2011年3月 のアーカイブ

MAY
2
4

Why I stayed in Tokyo

It was the largest earthquake in recorded Japanese history
and one of the country’s worst disasters. And you were here for it. Just let that sink in for a little bit.

 

Perhaps you’re no longer in Tokyo or Japan. A lot of the foreigners in Tokyo, some of my
friends included, have left the city or the country altogether. It was a tough choice for
everyone, although not everyone was free to choose. Some were forced to go back by
embassies, universities, etc., and some had no choice but to stay; not being able to afford
the ticket or miss work.

 

I happened to be fortunate enough to have a choice. I certainly wasn’t looking forward to
the ticket charges and the transportation stampede, but I still I came very close to leaving on
more than one occasion. Embassy warnings, friends taking off, frightening news stories,
and continuing aftershocks almost put me on the next train or plane outta here.

 

Ultimately though, I decided to stay, despite what my friends did, what my family said,
and what the news claimed. Why? I suppose part of it was simply getting used to it all.
After a while, I just got a bit numb to the onslaught of news and warnings and
aftershocks. Admittedly, the situation at the nuclear plant was frightening, but a bit of
research showed that the 30km radius was enough for even the worst case scenario. In
fact, even for the Chernobyl disaster, a 30km radius was sufficient for safety, with most
of the effects beyond that coming from children unknowingly consuming contaminated
food and water. In this case, there is no cover-up―the government of Japan and other
governments and respectable organizations are clear on the risk levels and how safe the
food and water is on a day-to-day basis. The trick is finding sources that give the right
balance of proper information; ones that don’t underplay the dangers but don’t
sensationalize them either. I found a few I trust, and I decided that it was safe enough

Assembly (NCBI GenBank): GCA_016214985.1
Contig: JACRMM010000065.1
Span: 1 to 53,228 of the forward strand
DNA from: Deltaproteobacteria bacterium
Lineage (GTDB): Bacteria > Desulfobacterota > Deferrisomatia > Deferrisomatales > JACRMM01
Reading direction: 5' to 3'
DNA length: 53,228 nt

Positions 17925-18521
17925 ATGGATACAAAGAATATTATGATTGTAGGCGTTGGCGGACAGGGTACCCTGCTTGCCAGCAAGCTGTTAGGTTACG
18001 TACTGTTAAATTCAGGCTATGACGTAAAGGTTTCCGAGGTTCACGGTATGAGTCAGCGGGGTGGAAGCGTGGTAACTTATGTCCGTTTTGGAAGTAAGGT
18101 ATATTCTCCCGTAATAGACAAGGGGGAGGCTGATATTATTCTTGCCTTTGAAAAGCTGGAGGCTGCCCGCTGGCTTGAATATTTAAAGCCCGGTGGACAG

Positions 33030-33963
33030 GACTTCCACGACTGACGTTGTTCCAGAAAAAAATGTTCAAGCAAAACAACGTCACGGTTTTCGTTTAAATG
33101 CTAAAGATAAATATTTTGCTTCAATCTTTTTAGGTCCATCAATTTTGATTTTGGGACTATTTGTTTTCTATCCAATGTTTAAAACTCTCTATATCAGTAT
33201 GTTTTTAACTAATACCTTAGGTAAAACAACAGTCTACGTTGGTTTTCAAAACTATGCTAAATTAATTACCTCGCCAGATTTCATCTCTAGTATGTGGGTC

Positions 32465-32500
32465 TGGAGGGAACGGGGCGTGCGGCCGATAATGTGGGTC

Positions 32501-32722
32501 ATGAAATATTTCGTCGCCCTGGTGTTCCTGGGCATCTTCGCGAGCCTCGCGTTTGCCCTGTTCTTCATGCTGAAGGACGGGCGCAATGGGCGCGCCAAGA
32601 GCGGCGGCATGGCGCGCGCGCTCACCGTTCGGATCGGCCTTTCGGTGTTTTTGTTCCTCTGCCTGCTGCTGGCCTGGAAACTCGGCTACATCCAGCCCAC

to stay.

 

Does that make you feel any better? Maybe, maybe not. Or maybe at this point, whether
or not you want to be here, you’re just used to it all now. Of course, having classes
delayed for month is a new situation for everyone. However, that doesn’t mean you
should hole up in your place and feel sorry for yourself for sticking around (or being
stuck in) Tokyo.

 

Look on the bright side; you now have a lot of free time in one of the greatest cities in
the world, and during its best time of the year. The weather is starting to become perfect
and the famous cherry blossom trees are in bloom. You can go out to explore the city and
enjoy the scenery. Even if your friends have left, head to a park and take in the spectacle
of Hanami. Who knows, chances are you’ll get invited to have a seat on the vinyl and
join the revealers. Volunteering is also a great way to put the focus on others and feel
good about yourself at the same time. Don’t head up north, of course. There are places
right here in Tokyo that are either acting as shelters or are doing activities for those
stricken by the tsunami. One of them is Oxfam Japan IVG, a great charity group
consisting of both international and Japanese volunteers. They’ll be holding a fun event
on April 9th called the Yamathon, with 100% of the proceeds going to Oxfam Japan’s
efforts to support the tsunami victims. Registration ends this week, so check it out!

 

Also, come by the ICC, where we will still be having events for students new and old, international and local.
Check out the list
and start meeting other Waseda students here in Tokyo now. Drop in, we’ll be waiting for you!

 

JM (ICC Staff)

MAY
2
4

それゆけ!CCDLマン

20XX年、世界はビデオ通話による英会話の手法を巡って、
真っ二つに割れていた。

 

スカイプ党『我々スカイプ党は、無料のビデオ通話を提供する。
世界の人々は、友達同士で勝手に英会話を練習すればいいのだ』

 

スカイプ:インターネットを介した無料通話サービス

 

レアジョブ派『月々五千円で、毎日フィリピン大学の学生と、
30分間英語で会話できるサービスだ。これ以上、スカイプ党が
勢力を拡大しようとするなら、核兵器による攻撃も辞さない』

 

レアジョブ:スカイプを使ったフィリピン大学学生とのオンライン英会話

 

まさに一触即発の緊張状態。
そんな中、一人の早稲田大学職員「CCDLマン」が立ちあがった。

 

CCDLマン『必殺、そもそも世界に友達なんていない!』

 

スカイプ党『ぎゃあああ!!』

 

CCDLマン『奥義、台風とかフィリピン大学学生の突然のキャンセル!』

 

レアジョブ派『ぐおおおっ!!』

 

CCDLマンの活躍により、世界に再び平和がもたらされたのであった。

 

(完)

 

え? 解説が必要?

 

しーしーでぃーえるってなーに? って感じですか??

 

CCDLというのは、Cross-Cultural Distance Learning の略で・・・えっと・・・
まあ平べったく言うと、海外の大学生とビデオ通話を使って
お喋りしようぜっていうオープンの授業です。
ハイテクなう。すげーよ早稲田。
いつかスターウォーズみたいにホログラムで世界中の人と議論する授業
とかできるんでしょうね。

 

そんでこの前、実態を明らかにするために潜入調査をしてきました。
マイクとヘッドホンを装備して、いざパソコンの前へ。
ログインすると、すでにそこには台湾人の学生が。
「幸福の要素」という人生の根源的なテーマについて、英語で熱く議論しました。
楽しかったです。ぜひぜひ授業取ってみてね。要チェックや。
あ、英語が聞き取れなかったら、チャットで筆談も可能です。心配ないです。

 

で、まあ、最初に書いたようにスカイプで海外の友達と話したり、
スカイプ英会話のレアジョブに登録すれば、ぶっちゃけ同じことができます。
でも、いろいろ障害もあるし、CCDLなら単位ももらえるし、早稲田だし、
こっちでいいじゃないか。
英会話したいなう。

 

ってことで、第2回デモ・イベント(3/22)の詳細はこちら
授業登録の前に一度体験しておこうという方にオススメです。

 

AN(学生スタッフリーダー)